One of these External Brains is our COVID-19 External Brain. It’s an online collection of resources that tracks the COVID-19 uncertainties that are on the table -- and about which you’ve no doubt seen more news items than you can keep track of in your news feed. Resolution of these uncertainties will go a long way to determining when our lives can get back to normal -- or at least to a new normal that reduces our stress and allows schools, families, and students to be comfortable with re-entering the world of study abroad.
So what do we think the key variables are? Here's a screenshot of the layout of this particular section of the COVID-19 External Brain — the Foresight section. Each heading points to relevant discussions, news stories, videos, pre-set Google searches (you can just click on the search link and see what’s new for that topic), and more.
What's the Status of These Foresight Variables?
Agreement on an Evidence-Based Strategy? There’s no real agreement on this yet. Experts range widely in their analysis of what is required in an evidence-based balancing of the public health and economic impacts of COVID-19.
Existence of a COVID-19 strategy for the U.S.? At this point, the U.S. does not have an overall COVID-19 strategy. The federal government seems to have stepped back from developing a strategy and has thrown that ball into the hands of state governors. Governors are developing their own and often very different strategies.
Infectiousness of COVID-19? The expert discussion on this topic continues to range widely, from COVID-19 being easily airborne from person to person, to COVID-19 being relatively difficult to transfer from person to person.
The magnitude of COVID-19 testing? Testing has been a weak spot for the U.S. The amount of testing has been increasing (which is good), but it’s still insufficient. Many estimates suggest a minimum number of 500,000 diagnostic tests per day is needed; some experts argue even more should be done. We’re nowhere near that number yet. There continues to be a lot of discussion of insufficient testing at the state level, while the federal response seeks to discount testing problems.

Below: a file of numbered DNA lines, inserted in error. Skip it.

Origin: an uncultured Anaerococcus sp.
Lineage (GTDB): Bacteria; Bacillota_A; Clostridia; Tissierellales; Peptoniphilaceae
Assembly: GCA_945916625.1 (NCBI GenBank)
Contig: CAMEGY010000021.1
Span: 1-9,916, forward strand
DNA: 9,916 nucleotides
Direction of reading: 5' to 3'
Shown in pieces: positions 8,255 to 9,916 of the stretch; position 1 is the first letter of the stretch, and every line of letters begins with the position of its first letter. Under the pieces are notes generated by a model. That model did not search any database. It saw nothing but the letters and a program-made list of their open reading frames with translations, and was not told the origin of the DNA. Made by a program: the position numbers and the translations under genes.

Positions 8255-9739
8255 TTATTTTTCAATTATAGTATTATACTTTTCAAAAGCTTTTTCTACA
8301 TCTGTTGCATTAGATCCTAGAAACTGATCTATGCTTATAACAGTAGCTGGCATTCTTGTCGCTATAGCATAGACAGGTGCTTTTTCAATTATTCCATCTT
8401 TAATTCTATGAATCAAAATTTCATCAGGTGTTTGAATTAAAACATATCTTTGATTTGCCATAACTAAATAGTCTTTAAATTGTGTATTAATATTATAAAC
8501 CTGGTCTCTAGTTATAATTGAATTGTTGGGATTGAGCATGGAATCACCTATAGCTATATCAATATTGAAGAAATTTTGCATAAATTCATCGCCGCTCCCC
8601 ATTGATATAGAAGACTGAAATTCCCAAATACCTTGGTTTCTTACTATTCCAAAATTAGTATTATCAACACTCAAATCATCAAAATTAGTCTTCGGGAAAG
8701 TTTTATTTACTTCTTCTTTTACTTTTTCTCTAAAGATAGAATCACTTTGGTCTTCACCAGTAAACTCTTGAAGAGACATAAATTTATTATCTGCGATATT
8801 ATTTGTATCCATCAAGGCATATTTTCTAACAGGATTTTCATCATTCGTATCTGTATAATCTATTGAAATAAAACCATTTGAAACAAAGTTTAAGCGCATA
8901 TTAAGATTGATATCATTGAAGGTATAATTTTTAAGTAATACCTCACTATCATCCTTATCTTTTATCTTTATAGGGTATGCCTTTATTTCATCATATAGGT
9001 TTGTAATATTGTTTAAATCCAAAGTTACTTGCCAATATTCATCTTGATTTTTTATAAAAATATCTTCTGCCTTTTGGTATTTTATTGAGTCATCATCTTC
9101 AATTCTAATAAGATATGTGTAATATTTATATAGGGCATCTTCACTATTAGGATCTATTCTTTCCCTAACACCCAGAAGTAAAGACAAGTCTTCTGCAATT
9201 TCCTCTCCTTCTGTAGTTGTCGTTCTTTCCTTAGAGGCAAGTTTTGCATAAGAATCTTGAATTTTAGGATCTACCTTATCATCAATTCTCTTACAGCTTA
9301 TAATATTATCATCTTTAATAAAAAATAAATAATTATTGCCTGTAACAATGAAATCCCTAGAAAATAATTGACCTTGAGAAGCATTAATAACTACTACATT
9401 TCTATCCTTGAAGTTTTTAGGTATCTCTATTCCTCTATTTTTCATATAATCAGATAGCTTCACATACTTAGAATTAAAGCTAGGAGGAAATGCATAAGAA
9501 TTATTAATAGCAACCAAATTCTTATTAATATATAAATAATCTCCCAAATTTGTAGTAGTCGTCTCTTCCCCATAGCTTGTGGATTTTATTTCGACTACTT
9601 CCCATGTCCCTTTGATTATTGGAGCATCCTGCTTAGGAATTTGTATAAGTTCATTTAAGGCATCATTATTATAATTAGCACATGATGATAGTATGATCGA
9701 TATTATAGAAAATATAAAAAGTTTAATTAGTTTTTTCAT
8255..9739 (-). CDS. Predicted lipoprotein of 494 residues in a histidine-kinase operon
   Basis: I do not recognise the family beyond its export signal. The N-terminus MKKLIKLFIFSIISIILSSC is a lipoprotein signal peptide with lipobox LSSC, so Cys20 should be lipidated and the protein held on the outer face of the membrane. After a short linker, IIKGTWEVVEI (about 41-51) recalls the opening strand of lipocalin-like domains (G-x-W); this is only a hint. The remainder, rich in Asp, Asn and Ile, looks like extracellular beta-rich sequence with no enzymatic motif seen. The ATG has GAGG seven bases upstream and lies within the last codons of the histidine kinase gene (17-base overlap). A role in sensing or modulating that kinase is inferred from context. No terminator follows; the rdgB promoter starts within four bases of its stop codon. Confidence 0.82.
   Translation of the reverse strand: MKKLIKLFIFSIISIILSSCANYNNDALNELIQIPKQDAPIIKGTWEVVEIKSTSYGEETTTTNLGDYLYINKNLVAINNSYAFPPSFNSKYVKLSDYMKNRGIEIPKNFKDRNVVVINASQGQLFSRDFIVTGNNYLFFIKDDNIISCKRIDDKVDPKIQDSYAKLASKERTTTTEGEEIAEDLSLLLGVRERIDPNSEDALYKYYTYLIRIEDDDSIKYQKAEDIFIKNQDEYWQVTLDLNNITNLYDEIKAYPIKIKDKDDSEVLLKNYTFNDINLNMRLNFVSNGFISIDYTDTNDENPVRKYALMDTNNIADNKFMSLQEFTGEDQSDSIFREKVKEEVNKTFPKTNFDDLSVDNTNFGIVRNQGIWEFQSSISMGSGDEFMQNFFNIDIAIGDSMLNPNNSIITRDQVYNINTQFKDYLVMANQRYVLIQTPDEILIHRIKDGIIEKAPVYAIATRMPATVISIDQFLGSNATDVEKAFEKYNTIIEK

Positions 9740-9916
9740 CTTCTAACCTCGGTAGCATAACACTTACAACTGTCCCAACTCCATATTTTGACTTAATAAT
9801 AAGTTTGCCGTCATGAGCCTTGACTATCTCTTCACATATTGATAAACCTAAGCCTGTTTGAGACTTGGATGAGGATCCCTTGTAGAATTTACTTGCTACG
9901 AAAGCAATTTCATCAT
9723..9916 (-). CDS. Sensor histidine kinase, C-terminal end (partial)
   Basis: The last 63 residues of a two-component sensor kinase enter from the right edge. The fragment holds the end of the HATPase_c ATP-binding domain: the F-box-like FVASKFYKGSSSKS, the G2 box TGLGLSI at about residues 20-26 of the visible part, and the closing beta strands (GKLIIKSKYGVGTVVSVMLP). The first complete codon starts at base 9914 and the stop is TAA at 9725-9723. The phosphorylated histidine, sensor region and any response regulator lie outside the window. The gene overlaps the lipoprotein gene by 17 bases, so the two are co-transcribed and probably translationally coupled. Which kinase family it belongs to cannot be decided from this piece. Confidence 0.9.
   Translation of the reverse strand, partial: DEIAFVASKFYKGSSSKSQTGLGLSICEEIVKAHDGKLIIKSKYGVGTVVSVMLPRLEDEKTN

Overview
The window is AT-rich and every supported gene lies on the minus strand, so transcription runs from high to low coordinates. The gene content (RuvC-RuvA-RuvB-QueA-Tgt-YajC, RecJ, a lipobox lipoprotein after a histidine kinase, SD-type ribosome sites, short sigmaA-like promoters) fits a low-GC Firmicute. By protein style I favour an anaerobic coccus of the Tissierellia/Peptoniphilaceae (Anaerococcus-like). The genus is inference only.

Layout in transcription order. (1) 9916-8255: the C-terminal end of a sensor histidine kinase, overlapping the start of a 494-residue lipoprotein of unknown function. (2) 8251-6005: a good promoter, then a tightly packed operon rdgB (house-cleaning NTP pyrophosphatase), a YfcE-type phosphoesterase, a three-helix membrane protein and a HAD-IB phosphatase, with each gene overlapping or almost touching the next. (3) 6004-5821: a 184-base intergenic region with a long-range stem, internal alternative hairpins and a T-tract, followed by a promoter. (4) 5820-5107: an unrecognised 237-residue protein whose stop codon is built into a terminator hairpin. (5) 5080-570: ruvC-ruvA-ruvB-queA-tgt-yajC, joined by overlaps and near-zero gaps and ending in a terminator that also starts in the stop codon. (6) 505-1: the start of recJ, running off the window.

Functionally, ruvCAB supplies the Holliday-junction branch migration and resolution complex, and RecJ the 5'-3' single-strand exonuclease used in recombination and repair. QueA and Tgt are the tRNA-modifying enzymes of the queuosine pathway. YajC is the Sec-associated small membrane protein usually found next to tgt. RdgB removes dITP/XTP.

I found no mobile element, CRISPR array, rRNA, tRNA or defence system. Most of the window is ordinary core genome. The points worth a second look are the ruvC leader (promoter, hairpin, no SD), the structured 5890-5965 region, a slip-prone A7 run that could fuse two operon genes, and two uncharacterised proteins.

The accuracy of COVID-19 testing? As more testing is done and as testing for antibodies gets underway, the implications of poor testing accuracy has been receiving more attention. Evidence suggests significant problems with the accuracy of many of the antibody tests coming to market. So, don’t depend on them yet.
COVID-19 antibodies and immunity? There is a general assumption that having been infected will give you some degree of immunity against COVID-19, but there is no guarantee about that as of today.
The beginnings of herd immunity? Limited antibody testing in the U.S. suggests that a substantially larger fraction of the population may have been exposed to the virus than previously thought. This at least creates the possibility that herd immunity could kick in more quickly than previously assumed.